quote:As to the economic impact, as I've pointed out elsewhere, the recession had started a number of months before the attacks took place. They may have (likely) quickened and deepened it, but the handwriting was largely already on wall.
True enough, it may actually have begun in the last months of the Clinton administration (Clinton had nothing to do with the slow down), however its a safe bet that the attack (and reorganization) has had a fairly strong effect on the economy.
As to war having a positive impact. It acts as a stimulus package does. Creates jobs, stimulates the economy it pulled us out of a depression in WWII. However it is a less effective stimulous package than other methods.
What do you get when you put 3 Nobel-prize winning economists in one room with an economic situation to comment upon?
Really. This is why economics as a "science" is so disputable. If there are "laws" that allow control, these are laws describing human action (the same stuff Von Mises wrote so well about). And as an attempted control is applied, the humans will act ... a little differently. Or not.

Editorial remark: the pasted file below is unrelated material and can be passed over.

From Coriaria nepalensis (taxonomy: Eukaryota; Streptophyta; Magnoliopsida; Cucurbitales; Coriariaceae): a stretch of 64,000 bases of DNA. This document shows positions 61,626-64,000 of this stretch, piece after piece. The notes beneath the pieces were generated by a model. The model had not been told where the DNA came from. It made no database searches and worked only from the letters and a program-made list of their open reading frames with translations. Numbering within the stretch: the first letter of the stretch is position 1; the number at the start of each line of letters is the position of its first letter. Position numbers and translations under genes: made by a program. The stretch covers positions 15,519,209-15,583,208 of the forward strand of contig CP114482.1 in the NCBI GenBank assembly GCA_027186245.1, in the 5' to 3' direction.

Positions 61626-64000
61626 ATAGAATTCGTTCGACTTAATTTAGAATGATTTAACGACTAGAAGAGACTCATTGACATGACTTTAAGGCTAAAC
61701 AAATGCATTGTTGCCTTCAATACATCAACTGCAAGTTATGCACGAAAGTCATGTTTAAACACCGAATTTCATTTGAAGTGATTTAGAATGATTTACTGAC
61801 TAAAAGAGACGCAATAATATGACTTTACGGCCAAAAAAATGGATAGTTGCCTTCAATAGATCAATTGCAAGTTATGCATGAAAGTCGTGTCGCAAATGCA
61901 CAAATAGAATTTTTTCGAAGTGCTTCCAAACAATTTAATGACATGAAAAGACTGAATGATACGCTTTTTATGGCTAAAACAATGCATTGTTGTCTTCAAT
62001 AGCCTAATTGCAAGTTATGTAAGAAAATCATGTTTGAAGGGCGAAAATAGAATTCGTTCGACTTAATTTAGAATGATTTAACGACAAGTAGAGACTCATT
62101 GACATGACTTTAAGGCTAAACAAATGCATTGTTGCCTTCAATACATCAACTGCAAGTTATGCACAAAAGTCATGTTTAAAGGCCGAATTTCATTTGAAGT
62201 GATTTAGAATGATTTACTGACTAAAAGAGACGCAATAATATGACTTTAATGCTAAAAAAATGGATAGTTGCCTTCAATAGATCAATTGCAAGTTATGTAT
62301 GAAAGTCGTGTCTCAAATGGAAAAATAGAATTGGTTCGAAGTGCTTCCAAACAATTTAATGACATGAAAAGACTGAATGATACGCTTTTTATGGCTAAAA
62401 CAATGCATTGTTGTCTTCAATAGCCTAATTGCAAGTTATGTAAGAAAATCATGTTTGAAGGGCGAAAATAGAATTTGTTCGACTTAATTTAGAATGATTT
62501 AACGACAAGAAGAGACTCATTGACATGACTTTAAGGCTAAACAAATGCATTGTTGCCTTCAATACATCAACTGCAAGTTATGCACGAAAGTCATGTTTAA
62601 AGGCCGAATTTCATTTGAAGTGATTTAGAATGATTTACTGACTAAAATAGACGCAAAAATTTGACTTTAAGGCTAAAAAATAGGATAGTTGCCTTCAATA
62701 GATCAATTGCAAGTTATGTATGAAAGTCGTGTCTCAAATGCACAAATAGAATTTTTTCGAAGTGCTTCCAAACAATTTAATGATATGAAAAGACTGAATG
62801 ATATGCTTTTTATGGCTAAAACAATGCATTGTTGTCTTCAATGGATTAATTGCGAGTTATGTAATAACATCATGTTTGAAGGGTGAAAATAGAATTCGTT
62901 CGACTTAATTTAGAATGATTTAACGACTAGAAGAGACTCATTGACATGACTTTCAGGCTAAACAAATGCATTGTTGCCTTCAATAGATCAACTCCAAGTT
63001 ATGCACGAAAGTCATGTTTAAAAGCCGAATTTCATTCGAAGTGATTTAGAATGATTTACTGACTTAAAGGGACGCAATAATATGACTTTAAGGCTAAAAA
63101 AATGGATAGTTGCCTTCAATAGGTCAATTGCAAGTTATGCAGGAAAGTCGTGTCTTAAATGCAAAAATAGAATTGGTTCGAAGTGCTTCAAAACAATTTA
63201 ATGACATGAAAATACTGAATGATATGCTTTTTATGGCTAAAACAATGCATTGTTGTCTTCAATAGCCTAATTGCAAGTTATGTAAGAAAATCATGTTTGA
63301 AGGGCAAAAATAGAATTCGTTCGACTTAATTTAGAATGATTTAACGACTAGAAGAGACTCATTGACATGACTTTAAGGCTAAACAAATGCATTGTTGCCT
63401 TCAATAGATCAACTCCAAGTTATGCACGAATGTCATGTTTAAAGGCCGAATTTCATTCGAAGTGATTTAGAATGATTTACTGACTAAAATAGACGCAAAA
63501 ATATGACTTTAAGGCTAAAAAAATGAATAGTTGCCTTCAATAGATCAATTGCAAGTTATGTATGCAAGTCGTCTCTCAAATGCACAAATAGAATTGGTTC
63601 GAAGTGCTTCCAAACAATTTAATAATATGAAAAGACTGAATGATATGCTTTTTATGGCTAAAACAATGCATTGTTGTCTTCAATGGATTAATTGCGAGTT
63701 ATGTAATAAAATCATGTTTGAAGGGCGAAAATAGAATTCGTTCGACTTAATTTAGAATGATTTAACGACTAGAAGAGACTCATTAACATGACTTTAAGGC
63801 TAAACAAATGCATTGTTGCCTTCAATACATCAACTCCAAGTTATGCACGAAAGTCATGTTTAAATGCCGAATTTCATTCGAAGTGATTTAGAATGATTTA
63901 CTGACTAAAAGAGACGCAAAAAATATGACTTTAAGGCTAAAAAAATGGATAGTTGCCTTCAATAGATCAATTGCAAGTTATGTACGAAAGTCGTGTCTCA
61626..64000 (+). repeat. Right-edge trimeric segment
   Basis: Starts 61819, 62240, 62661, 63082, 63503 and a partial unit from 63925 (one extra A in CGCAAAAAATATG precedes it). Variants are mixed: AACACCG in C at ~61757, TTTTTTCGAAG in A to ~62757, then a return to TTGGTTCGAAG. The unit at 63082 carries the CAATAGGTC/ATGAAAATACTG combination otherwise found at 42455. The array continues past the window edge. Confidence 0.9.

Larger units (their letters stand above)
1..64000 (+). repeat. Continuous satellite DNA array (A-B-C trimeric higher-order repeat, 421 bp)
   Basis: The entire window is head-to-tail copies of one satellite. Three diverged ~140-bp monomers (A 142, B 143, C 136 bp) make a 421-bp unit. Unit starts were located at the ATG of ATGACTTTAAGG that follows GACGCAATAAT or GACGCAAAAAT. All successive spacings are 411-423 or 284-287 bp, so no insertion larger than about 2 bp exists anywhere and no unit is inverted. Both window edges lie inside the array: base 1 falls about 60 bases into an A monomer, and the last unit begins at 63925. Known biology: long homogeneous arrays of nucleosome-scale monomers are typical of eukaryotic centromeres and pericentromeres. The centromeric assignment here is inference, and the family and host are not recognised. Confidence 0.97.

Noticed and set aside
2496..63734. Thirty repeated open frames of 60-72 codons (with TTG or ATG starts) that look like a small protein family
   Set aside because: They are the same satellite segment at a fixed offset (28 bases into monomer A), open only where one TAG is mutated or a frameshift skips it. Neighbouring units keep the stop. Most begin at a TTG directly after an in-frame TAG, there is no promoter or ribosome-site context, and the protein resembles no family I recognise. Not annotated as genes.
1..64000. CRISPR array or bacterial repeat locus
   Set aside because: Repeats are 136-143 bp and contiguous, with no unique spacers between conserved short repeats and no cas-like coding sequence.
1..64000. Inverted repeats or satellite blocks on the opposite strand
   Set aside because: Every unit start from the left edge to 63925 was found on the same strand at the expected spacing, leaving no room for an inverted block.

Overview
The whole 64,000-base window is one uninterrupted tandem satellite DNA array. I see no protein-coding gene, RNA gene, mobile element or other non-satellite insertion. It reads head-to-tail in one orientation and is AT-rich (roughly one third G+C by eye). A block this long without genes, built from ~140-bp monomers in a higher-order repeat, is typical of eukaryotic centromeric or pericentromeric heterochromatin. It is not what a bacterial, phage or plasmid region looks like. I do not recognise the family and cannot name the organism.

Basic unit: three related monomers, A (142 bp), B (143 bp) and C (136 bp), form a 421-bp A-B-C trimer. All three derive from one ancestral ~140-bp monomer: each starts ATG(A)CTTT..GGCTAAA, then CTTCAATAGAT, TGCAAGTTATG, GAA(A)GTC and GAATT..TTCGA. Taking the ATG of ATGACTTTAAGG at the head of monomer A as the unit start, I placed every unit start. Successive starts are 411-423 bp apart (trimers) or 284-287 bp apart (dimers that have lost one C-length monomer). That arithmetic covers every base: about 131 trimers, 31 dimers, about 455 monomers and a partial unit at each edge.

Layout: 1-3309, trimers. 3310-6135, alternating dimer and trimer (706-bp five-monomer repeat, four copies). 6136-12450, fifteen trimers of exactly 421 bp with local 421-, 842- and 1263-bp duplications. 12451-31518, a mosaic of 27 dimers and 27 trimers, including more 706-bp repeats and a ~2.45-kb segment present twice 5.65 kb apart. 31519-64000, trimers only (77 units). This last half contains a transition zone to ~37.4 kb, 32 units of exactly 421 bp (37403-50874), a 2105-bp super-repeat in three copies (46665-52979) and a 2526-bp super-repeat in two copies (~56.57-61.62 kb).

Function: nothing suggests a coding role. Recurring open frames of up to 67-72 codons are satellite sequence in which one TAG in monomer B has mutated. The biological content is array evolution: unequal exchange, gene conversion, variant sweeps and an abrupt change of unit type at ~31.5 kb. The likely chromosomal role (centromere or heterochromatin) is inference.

Krugman's point, and the "war means a bad economy", is to a big extent that the productive wealth-creating capacity is being wasted in a war.
The "war is good for the economy" school note a typical expansion in gov't expenditure increasing war industry employment and employment security in general (except for the relatively few soldiers). I suspect the increased security feelings, leading to greater consumer confidence, even dominate the direct employment influences.
And like so many pro-con situations with humans, there is truth on both sides, but the weighting of each factor, in this situation, is not fully known.
Adjustments due to terrorism will certainly create some frictional "waste" that wasn't in the economy before. But the price of oil, and how it changes, will be a bigger determinant. And I notice that none of the links was willing to clearly state the direction of the price of the oil -- surely a simpler issue than the direction of the entire US economy.
But that's part of what makes the art of economics so continuously interesting.
And Dubya talking about economics, and helping the economy by stomping on Saddam -- kinda funny. But, while not point-less, what IS the point?